Woodyard said he also spoke with Sawyers.

“Councilman Sawyers stated that Theresa’s letter was approved that stated she would help if requested,” Woodyard wrote. Councilman Sawyers stated that it was approved for her to help if needed because bills needed to be paid.”

Burd, Wolfe and Smith resigned from council in the following months, prior to last week’s resignations.

No one was charged in Woodyard’s report and he said he forwarded it to the county prosecutor for review at the time.

In addition to citing disagreements with Hart in their resignation statement, Oldaker, Barrett, Brown, Estep and Sawyers also cited disagreements with three people running for council this year — Lisa Blake, Drew Griffin and Jacob Wells. The statement made several allegations against them, which could not be corroborated.

As Blake, Griffin and Wells are running unopposed, they were assured to begin their terms as council members in January 2022.

Following the resignations, Ittig said he would be appointing Blake, Griffin and Wells to three of the vacant council seats at the November meeting of council.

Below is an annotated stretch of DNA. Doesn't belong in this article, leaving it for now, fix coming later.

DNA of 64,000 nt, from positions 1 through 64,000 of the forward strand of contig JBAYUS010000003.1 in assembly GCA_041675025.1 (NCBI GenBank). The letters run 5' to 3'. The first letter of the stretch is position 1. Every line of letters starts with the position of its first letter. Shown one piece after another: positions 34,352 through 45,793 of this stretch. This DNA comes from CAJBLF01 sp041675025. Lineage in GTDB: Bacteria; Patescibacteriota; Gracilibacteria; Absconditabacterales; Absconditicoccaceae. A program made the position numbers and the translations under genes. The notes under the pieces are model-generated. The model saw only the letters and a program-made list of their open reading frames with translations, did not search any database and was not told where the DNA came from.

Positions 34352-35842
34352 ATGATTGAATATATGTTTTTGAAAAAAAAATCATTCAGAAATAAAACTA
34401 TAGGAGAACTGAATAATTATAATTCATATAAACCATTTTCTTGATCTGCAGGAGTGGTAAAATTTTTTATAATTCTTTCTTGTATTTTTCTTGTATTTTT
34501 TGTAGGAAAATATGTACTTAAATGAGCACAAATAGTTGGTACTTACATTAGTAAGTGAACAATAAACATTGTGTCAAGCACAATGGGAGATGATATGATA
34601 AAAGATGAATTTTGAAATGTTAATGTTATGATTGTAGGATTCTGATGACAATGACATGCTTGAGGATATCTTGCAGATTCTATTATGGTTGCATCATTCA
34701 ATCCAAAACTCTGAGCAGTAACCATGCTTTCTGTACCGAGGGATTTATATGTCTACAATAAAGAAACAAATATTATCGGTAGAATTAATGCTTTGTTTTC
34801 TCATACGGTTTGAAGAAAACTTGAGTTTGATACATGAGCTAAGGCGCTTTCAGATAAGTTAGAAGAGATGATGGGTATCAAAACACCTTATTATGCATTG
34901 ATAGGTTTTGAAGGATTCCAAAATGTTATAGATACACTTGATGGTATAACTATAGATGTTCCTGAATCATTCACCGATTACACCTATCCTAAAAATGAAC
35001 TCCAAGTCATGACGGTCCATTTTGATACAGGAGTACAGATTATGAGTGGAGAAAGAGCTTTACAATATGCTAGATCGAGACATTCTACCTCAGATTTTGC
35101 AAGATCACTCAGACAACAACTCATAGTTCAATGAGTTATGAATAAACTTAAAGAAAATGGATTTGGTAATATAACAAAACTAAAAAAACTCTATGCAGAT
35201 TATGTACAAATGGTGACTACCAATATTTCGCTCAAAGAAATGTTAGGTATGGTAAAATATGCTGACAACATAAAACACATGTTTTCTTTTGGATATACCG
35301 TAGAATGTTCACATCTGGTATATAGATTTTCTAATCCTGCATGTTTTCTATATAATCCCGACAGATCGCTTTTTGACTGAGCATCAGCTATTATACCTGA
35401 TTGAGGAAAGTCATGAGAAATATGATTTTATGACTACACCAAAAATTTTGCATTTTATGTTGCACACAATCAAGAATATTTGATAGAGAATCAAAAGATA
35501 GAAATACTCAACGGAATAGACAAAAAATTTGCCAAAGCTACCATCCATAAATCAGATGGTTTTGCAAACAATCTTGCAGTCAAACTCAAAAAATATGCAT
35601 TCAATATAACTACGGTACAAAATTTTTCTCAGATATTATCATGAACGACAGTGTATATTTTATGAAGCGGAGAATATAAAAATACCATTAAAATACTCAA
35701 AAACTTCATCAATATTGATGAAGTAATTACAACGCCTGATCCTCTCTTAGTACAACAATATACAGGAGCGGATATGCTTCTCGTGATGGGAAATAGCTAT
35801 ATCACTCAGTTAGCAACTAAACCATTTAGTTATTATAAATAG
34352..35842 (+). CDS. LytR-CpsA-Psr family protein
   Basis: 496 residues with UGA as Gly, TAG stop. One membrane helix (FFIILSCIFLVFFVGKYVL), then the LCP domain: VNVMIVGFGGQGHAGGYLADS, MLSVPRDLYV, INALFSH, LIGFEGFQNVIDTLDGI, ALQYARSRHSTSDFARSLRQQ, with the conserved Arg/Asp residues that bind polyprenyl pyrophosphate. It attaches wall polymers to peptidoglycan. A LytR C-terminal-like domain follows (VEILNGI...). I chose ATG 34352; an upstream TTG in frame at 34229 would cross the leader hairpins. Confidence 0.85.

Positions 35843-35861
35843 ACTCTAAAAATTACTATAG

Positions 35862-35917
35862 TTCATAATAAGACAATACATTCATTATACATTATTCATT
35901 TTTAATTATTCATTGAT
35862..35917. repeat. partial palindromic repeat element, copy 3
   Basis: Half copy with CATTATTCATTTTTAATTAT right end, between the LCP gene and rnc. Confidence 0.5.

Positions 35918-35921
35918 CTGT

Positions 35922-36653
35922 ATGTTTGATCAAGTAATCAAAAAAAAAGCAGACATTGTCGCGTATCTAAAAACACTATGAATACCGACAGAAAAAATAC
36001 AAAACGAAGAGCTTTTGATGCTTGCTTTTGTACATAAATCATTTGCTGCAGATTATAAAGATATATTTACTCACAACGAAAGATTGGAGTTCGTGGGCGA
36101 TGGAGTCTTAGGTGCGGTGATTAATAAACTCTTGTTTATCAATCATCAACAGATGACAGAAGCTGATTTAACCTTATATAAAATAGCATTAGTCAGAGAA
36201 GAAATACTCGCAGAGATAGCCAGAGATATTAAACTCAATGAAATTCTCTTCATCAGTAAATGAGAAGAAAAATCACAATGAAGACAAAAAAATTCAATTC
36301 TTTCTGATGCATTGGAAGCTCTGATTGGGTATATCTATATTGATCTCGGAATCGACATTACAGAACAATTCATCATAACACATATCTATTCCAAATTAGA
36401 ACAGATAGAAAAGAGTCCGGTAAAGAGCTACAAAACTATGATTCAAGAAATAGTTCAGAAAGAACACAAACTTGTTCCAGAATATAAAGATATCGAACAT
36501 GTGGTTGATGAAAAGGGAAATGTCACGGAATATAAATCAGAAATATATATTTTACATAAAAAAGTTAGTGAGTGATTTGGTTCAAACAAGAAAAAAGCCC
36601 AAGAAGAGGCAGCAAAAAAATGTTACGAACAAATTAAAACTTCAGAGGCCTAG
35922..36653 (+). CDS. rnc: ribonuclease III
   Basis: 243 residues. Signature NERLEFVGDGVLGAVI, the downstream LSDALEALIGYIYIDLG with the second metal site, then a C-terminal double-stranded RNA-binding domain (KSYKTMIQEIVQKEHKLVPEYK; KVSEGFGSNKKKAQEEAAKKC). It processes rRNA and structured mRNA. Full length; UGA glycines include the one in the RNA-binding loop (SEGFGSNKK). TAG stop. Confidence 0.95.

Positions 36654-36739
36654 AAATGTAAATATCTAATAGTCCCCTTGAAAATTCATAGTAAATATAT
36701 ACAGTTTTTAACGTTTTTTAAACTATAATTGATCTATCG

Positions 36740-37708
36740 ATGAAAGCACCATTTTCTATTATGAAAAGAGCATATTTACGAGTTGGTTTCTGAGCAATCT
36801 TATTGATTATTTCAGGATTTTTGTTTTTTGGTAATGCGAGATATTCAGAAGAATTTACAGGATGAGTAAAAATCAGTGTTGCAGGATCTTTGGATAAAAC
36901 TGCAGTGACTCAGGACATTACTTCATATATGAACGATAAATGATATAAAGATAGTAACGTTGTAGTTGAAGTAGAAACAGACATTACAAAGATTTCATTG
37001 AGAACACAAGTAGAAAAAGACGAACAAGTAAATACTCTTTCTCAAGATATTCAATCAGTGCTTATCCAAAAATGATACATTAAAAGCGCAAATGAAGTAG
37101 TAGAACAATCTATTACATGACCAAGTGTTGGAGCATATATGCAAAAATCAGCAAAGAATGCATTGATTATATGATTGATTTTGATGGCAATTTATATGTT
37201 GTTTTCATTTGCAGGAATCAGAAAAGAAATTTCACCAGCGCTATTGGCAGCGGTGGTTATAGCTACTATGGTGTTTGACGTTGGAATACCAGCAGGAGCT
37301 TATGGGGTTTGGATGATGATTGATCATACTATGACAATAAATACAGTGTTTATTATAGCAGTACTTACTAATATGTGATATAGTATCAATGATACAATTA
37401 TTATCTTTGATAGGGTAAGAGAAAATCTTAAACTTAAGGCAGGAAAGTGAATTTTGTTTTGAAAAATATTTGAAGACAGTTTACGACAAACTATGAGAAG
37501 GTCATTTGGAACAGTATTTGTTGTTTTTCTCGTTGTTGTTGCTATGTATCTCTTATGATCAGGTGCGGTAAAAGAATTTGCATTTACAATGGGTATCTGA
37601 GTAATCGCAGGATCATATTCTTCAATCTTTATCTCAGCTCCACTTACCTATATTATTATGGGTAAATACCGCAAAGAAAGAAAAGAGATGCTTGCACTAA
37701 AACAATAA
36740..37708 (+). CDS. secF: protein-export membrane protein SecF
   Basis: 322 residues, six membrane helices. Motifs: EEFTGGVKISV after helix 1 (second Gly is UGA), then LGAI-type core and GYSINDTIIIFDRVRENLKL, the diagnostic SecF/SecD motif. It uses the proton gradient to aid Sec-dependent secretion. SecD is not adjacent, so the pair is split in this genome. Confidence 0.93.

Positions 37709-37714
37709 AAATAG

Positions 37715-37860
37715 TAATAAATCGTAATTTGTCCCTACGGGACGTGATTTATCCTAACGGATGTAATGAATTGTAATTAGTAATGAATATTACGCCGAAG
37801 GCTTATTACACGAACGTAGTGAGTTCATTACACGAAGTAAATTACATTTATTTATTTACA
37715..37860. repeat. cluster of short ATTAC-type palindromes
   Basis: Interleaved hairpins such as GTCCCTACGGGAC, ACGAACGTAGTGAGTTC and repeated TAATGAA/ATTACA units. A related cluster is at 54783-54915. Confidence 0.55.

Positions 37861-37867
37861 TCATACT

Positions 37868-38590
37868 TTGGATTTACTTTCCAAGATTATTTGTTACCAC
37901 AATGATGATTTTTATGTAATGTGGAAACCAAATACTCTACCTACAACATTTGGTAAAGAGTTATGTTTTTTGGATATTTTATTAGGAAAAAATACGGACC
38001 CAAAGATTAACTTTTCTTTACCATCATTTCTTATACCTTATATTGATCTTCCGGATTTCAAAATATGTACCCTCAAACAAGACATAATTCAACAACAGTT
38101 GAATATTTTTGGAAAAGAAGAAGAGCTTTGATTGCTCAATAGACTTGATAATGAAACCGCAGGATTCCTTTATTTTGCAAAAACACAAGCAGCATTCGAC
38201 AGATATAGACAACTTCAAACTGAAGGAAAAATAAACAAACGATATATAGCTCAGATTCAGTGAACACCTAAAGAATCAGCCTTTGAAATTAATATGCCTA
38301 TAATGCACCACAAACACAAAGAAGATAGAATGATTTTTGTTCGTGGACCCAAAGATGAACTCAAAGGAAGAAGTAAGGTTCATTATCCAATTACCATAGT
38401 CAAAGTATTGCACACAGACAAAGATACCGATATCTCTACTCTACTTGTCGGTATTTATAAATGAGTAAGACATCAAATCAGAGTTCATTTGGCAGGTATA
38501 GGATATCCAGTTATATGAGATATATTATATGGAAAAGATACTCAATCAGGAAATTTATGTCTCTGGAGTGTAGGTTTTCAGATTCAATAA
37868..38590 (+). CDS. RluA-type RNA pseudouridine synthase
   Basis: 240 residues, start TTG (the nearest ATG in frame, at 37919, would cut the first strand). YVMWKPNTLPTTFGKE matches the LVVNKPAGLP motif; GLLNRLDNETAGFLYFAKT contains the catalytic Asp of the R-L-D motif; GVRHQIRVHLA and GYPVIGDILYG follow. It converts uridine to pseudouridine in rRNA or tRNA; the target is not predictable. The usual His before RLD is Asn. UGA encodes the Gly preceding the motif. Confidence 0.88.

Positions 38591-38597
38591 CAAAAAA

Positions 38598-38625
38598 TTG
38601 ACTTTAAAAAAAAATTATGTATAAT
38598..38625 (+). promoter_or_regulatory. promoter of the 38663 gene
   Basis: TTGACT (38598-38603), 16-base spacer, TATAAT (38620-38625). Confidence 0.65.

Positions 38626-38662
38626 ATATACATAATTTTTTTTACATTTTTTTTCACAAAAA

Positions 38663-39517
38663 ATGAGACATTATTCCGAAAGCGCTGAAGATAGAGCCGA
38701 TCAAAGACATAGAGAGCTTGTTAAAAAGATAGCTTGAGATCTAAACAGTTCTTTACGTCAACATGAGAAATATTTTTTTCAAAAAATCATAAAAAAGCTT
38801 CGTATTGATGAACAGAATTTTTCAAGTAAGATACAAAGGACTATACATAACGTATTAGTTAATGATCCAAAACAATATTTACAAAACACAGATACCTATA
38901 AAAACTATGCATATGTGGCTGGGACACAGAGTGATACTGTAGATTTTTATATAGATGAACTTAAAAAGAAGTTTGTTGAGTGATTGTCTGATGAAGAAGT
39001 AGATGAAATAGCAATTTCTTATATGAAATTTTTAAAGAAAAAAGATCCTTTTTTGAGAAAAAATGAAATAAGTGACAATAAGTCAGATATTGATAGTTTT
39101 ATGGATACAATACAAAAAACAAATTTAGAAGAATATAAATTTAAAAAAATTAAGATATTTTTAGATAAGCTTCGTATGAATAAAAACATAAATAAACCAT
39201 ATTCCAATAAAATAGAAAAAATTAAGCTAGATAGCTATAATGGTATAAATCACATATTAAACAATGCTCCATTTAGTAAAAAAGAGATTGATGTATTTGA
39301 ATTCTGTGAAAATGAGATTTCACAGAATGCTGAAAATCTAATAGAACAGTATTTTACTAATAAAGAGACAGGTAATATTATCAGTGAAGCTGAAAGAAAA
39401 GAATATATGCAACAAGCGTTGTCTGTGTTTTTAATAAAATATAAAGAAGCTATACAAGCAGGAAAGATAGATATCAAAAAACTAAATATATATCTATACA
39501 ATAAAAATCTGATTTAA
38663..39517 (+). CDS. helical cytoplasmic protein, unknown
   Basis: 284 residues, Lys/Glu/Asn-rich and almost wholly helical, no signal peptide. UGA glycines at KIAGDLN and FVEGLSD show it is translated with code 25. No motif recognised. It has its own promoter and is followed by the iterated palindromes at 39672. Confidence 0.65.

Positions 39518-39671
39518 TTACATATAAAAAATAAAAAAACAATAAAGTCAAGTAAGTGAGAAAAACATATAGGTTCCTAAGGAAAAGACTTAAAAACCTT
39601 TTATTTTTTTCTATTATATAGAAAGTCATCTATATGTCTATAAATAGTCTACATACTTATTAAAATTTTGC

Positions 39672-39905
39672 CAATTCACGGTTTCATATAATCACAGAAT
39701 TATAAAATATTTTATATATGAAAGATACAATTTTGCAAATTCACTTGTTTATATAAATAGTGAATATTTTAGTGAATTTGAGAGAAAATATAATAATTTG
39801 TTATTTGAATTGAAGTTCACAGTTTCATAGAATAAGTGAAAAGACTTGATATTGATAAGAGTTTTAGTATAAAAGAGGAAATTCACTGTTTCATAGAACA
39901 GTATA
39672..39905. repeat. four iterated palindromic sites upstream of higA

In the resignation statement and a copy of the police report from last year, Oldaker also provided a printout of what was stated in the statement as the ending balance of her term in office.

When contacted by The Ironton Tribune on Thursday, Oldaker said she had no further comment outside of the statement.

“I think it speaks for itself,” she said.

When asked if any formal complaint had been made on any of the allegations in the statement, she declined to comment, stating that the statement “was written as a group effort” and she did not want to speak as an individual on the matter.

Hart said on Friday that he did not see any reason outlined in the letter from Oldaker and the council that “justified my response.”

“I can’t wait to get the village back on track,” he said. “We have a lot to do.”